It just wasn’t Thanksgiving this year. As you know, my mom has lung cancer with mets to the liver. She has been on and off chemo for a while now, and last Monday she had a round of the “heavy duty” chemo. So, my sisters and I decided to postpone Thanksgiving until Saturday thinking my Mom would be able to make it.
My Mom has always made Holidays special – she is always full of Holiday Spirit. I loved the Holidays growing up because she was always smiling, always listening to Christmas music, our house looked like Christmas (or Thanksgiving or Easter). She also makes the holidays very special for my kids too. You can see her Holiday Spirit in them.
This year on Thursday, I woke up with a headache so big, I wished someone would just chop my head off. I laid in bed until 1. Maybe there was a real reason I had a headache, or maybe I gave myself a headache because I was so sad Thanksgiving wasn’t going to happen. Who knows. After that, I got up and took a shower and the kids and I headed over to the only place that was open on Thanksgiving to eat – McDonalds. Are you kidding me? On Thanksgiving? I should have been having Turkey with my family – But that monster “cancer” robbed me of that. Tears welled up in my eyes as we walked in, but no one saw.
Afterwards we decided to go to the movies – We saw “Hugo” (which is a pretty good movie by the way). During the previews I sat there crying. My head was about to explode, my heart was heavy, and I wanted to be at home eating turkey with my Mom and Dad and the rest of my family. “Just get me home so I can forget this day.” Please.
When we finally got home, I had never been so happy to see my bed. This had been the first Thanksgiving ever that was not celebrated traditionally with my family. The first Thanksgiving I had not eaten turkey. The first Thanksgiving I did not ask my Mom what she was making. What time did she want us over. I wanted that day to end.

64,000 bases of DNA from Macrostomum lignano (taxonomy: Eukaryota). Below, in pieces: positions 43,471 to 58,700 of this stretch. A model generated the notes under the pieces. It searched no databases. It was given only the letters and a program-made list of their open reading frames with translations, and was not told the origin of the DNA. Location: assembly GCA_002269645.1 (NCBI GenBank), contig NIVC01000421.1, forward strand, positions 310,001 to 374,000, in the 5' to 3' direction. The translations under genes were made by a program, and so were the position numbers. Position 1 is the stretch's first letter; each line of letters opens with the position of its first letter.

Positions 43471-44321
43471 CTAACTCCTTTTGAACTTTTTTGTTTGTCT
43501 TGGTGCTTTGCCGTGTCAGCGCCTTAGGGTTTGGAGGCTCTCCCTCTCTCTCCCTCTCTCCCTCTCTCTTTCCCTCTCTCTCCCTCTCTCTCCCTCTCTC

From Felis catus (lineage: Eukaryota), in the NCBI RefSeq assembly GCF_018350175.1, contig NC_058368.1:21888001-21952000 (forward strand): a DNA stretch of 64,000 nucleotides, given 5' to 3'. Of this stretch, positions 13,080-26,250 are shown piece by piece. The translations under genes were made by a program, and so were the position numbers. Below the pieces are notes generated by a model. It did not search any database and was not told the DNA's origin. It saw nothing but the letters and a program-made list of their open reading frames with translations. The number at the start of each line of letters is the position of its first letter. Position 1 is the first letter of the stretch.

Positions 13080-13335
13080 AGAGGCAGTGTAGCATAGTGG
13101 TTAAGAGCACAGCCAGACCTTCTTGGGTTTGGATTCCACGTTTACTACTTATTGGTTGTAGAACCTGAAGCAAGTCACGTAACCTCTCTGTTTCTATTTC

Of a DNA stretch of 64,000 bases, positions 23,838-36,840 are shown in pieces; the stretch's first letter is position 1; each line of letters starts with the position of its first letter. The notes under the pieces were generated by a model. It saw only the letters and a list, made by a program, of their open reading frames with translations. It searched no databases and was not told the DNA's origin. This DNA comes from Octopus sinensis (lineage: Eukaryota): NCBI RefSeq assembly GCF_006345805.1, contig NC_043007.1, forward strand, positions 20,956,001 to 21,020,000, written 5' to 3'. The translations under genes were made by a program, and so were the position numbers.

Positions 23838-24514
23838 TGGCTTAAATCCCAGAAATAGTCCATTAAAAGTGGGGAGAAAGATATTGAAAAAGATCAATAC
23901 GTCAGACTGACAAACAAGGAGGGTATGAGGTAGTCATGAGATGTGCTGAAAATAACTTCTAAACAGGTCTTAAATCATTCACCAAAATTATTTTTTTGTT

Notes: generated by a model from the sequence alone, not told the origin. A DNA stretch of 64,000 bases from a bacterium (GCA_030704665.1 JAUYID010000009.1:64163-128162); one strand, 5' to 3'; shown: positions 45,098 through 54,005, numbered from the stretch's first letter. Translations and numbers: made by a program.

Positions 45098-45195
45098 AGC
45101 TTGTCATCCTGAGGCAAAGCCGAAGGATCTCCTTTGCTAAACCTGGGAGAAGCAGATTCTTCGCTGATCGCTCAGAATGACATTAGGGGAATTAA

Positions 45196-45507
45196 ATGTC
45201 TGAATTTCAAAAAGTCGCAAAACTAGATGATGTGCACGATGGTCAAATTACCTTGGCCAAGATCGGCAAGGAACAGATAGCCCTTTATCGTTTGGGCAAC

Saturday came around and my Mom was feeling much worse instead of better. So, I went through the steps of making Thanksgiving Dinner. My sisters and their boys were still coming over and Mels mom was here. But, it is hard to celebrate Thanksgiving when you know your Mom is lying in bed sick. But, on the other hand, the kids still need Thanksgiving. They still need to know the tradition of giving thanks and celebrating with family members. It was the shortest Thanksgiving ever. It was over and done in two hours.
Afterwards Jenny and I took our kids and leftovers to our parents house. My mom was still sick in bed, but I think my Dad enjoyed the belated Thanksgiving Meal.
My Mom is sick – I hope it is the chemo that is making her feel so bad. But we have done this before…and I am not convinced it is the chemo. I want to scream and yell at someone…How dare you let my Mom feel like this? I dare you let my Dad feel like this? I want to hurt someone…I want to tell my “friends” don’t bother calling me anymore. I want to tell some of my extended family “silence is louder than words, so when you finally do decide to call, you might receive the same silence we hear now”.
Thanksgiving is supposed to be about giving Thanks to what and who we have. I try to give thanks everyday for what I have. Thanksgiving is just a bigger version of that. Thanksgiving is supposed to be about spending time with friends and family you care about. This Thanksgiving I found out just who my real friends and family are. My friends and family are the ones who were with us this weekend, either really here, or the ones who were there in spirit by calling, sending a note, etc.
Am I mad? I don’t know…yes…mad at stupid cancer…no…more like seething hatred pouring out of my pores. But at times like these, it shows me what it really means to be a family and a friend. In the long run, it will make me a better family member and friend, because I know what I needed this weekend.
I am not sad about Thanksgiving itself, I am mad at what cancer is doing to my Mom. I am mad at what it is doing to my family. I am mad at it showing me the true colors of some of my friends and family. I would gladly give up celebrating Thanksgiving every year if it meant my Mom would get better. I would give up every holiday, every penny I had, my house, my car, everything I own if it meant my Mom would get better.